It sounds like none of this was done, so I’d recommend that you consult an estate lawyer. Depending on where you live, some of this may have to be sorted out in court, and the process varies from state to state. You may also have some tax liabilities that you’re unaware of, and it’s important to know what they are now.
You should discuss this with your sister, and note that you both need to do all of these things to make sure you’re not running afoul of state and local laws. This will give you the benefit of having a neutral third party to help you sort out who gets what evenly and fairly, in a way that’s done separately from any discussion of who needs the money more.
Dear Pay Dirt,
I am a mid-30s single woman with no kids, and because of my credit score—low 500s—I feel like I am invisible. I don’t qualify for a credit card, I can’t rent a car, I can’t get an apartment without my parents co-signing. I have “modest” student loans—$38,000, that because of the CARES Act have finally come out of collections, but nothing on my credit score has changed. I don’t know where to begin to resolve this, and I feel like I’m failing at life. I’m even embarrassed to seriously date anyone because of my financial status. I work in the restaurant industry in an expensive city, and so even though I make decent money, when it comes down to it I’m still living paycheck to paycheck. How do I get out of this?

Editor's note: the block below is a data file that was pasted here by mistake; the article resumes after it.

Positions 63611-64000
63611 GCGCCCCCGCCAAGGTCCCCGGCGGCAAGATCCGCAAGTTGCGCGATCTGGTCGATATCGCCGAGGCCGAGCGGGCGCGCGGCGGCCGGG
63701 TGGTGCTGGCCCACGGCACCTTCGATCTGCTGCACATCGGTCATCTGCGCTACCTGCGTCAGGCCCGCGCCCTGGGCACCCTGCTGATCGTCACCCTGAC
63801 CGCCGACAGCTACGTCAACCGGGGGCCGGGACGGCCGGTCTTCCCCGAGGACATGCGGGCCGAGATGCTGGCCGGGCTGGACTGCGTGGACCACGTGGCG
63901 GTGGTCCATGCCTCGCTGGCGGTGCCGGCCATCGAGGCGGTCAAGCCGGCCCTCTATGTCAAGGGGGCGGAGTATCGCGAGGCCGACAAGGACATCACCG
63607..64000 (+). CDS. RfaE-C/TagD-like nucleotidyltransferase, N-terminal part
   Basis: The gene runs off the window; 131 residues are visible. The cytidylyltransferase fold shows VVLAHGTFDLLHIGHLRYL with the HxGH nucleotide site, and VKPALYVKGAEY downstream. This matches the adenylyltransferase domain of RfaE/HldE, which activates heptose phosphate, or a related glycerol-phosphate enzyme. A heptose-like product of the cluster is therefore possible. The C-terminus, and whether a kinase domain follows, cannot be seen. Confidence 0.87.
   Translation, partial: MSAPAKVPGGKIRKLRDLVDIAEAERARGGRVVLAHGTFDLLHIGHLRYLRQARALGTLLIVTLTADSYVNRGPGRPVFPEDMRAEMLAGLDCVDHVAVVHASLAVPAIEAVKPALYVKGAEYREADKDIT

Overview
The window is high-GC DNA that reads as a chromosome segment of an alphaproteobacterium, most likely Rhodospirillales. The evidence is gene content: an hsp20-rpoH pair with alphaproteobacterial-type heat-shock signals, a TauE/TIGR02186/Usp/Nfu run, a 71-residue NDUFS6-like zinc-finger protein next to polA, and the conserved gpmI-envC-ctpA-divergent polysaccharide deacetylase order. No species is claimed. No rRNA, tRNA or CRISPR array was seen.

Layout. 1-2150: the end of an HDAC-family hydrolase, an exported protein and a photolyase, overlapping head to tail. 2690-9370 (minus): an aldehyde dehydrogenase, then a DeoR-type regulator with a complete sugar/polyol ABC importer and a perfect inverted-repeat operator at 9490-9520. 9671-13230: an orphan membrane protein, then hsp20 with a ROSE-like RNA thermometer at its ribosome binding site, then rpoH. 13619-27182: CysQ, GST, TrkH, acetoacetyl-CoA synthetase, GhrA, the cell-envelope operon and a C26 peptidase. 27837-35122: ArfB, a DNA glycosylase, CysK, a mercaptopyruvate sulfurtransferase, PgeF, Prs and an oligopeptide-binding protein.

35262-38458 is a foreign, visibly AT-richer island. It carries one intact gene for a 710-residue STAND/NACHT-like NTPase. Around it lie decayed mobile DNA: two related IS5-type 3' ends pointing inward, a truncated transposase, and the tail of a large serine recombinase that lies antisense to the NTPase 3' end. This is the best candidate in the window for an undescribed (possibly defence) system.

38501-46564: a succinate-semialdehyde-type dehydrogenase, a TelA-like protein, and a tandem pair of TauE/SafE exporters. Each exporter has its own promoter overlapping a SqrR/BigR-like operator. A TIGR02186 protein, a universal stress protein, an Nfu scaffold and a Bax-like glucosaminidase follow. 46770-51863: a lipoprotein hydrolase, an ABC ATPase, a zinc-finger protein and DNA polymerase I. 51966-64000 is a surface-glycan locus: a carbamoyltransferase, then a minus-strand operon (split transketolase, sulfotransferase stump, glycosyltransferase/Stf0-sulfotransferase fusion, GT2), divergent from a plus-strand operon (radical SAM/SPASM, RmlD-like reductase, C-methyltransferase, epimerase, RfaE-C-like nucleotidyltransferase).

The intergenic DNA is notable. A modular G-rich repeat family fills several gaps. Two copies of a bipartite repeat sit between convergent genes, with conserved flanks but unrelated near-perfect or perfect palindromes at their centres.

—It’s Like I’m Nothing
Dear I’m Nothing,
You are not alone. A lot of people have low credit and debt in their 30s and feel like they’re not self-sufficient enough and are failing. There are nonprofit credit repair organizations, as I mentioned a few questions above this one, that will help you figure out how to fix your credit, but that’s a long-term process that doesn’t happen overnight. It is, however, a good first step.
If you make decent money but are living paycheck-to-paycheck, you’re not making decent money for the city you live in, which is what really determines your quality of life. Nonetheless, I think “just move to a less expensive city” is glib advice, since that comes with its own costs, including potential cost to your career and the loss of your existing social supports–and that’s outside of the literal cost of moving. So your more immediate option is to look for ways to cut back on spending. Can you live with roommates for a while to save money? Can you tighten your budget to eliminate some non-essential things? What can you do temporarily to make your situation more sustainable in the long term?
You do not have to live on a shoestring budget forever, but you do need a plan for getting solvent and starting to build some savings and a financial cushion so that you can feel independent and secure. I don’t think being where you are precludes dating—there are plenty of people in the same boat, who completely understand your situation—but your finances are affecting your self esteem and that affects the way you encounter other people in relationships. The good news is that even getting started on this process will help on that front. Even incremental changes move you toward financial stability, and will give you more confidence.